Bodhi Linux is still a pretty new distro, and many of us are also new to the Enlightenment
environment that it presents so neatly.
So to help you get started, here's how I like to set up a new desktop or laptop, rather than a 'phone or tablet interface (which is also supported by Bodhi).
This applies to Bodhi LInux Version 1.2.1
, current at the time of writing.
Unlike most distros, Bodhi offers desktop layout and theme configuration during installation, as well as afterwards. So if you are installing (or booting a Live CD), choose the 'Laptop
' layout which gives you a menu bar at the top and a dock at the bottom. It also comes with the most
elegant digital clock - imho.
I usually choose the smoky look of the 'A-Smoke24H
' theme, it looks good, does not distract too much, and is the right albedo for the light in here. Your mileage may vary, of course! We'll come to more themes later on....
Once the Installation/Live Boot has finished, you can take a look at the desktop and play with the menu (top left button) and dock at the bottom. But wait
! The whole desktop is also a menu button. Just click anywhere.... That can be really useful on a 24" screen, I find.
The menu will not have a lot in it after a first installation, and the dock at the bottom will have even less. This is because Bodhi starts with the minimum necessary to get you going. Fear not, there are two elegant package bundles (one slim, one full featured) on the Bodhi website AppCentrehttp://appcenter.bodhilinux.com/
that can be installed with a couple of clicks.
But for now let's play with the configuration of E17 - after taking a peek at 'free' in the terminal, to see how much RAM Bodhi is eating. Our elderly but contented Compaq C300 (Celeron 420, shared Intel graphics) reports that 86MB is being used by the OS, excluding buffers and cache. That is truly satisfying to see on a laptop with low RAM.
The first thing I do on a disk installation is to enable the compositing desktop, which you may think foolish on early Intel graphics and a slow Celeron, but it just works. Don't worry about the RAM, because the 86MB quoted above includes the compositor, and Conky too.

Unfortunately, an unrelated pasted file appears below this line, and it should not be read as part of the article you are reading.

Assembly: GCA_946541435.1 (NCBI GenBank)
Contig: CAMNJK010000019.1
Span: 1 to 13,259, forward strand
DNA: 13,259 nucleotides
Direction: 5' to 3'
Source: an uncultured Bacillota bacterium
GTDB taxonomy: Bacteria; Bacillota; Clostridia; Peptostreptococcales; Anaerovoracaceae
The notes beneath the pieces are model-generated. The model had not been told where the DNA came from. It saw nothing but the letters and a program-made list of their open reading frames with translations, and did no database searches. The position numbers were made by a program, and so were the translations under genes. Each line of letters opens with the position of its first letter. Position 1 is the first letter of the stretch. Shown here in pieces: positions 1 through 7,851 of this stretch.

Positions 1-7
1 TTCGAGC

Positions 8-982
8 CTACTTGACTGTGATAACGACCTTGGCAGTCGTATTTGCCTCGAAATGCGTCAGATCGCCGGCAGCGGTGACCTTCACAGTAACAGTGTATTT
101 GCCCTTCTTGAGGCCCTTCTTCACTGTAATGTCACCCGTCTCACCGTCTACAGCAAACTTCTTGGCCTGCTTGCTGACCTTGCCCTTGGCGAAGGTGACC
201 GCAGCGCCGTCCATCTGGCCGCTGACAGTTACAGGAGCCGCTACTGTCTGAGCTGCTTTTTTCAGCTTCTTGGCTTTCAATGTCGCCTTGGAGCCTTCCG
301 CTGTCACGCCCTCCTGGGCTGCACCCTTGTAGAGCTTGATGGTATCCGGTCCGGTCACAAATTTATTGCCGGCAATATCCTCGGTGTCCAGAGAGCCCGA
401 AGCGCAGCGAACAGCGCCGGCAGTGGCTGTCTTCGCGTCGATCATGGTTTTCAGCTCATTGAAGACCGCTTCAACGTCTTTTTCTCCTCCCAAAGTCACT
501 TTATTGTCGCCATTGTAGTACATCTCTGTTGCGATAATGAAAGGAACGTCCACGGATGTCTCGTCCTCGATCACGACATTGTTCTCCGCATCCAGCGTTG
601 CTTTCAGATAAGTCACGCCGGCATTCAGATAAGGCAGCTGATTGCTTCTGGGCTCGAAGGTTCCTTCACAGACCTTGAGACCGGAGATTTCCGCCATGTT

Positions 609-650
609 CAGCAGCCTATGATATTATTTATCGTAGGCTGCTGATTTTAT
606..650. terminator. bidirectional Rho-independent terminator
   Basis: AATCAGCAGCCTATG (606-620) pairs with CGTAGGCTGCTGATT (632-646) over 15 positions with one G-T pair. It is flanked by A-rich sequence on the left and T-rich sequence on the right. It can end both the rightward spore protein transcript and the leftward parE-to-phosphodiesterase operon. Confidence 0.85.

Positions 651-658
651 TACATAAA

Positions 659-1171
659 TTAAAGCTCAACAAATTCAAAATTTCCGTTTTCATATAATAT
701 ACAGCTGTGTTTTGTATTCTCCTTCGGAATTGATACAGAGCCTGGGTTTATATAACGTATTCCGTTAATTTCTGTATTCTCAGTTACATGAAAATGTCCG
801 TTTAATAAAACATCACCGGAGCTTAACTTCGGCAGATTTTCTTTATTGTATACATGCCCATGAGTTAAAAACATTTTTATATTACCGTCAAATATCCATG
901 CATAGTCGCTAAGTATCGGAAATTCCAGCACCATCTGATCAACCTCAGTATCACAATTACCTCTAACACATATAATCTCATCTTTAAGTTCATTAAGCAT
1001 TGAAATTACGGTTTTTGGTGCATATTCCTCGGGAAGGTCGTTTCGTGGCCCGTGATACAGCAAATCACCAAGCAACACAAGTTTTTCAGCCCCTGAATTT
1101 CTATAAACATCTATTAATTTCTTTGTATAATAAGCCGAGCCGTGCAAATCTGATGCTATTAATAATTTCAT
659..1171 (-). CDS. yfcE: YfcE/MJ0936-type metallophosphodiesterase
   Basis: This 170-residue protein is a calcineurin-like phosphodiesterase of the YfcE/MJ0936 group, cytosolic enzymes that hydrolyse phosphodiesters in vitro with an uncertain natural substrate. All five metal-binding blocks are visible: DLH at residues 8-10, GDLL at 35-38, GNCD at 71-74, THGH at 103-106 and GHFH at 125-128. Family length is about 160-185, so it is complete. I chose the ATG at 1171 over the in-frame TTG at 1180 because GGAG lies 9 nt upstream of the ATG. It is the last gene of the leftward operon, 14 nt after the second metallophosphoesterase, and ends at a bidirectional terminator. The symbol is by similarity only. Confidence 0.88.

Now, click through Menu -> Settings -> All -> Extensions -> Modules
....and then select the 'Look
Below you will see one of the options is 'Composite
' - select this by clicking on it.
At the bottom a button labeled 'Load
' will now be active; click on this to load Composite, and then you can close the window. Composite should now be running.
Now reboot - although I have sometimes played with it on a Live CD for a bit, expect some unusual
effects if you do!
I prefer a less flamboyant Composite configuration than the standard one (the windows are a bit too bouncy) so we click through :-
Menu -> Settings -> All -> Look -> Composite
....and select anything but
'Default' - usually we choose the 'Popup
....then close. Windows no longer bounce.
The dock bar at the bottom is called 'Engage
', and you can configure it by right-clicking on it and selecting 'Configure Bar
'. We usually kill the 'Mouse-Over Animation
' item which is a bit in-yer-face, but the grandkids love it <grin>. You can also play with the Icon size
and and Zoom
You should now have a pretty slick desktop that looks good without being too flashy!
If you want a larger selection of themes you can get them at the Art Wiki http://art.bodhilinux.com/doku.php?id=bodhi_themes
If you doubt that a slick compositing desktop can run in 86MB of RAM (continuously displayed in 'Conky') on a crusty old Celeron with Intel shared graphics, then I don't blame you. We were just so surprised.
Bodhi also runs amazingly well on our old 367MHz P3 with 256MB RAM - just don't open too many tabs in the Midori browser. Web pages eat RAM.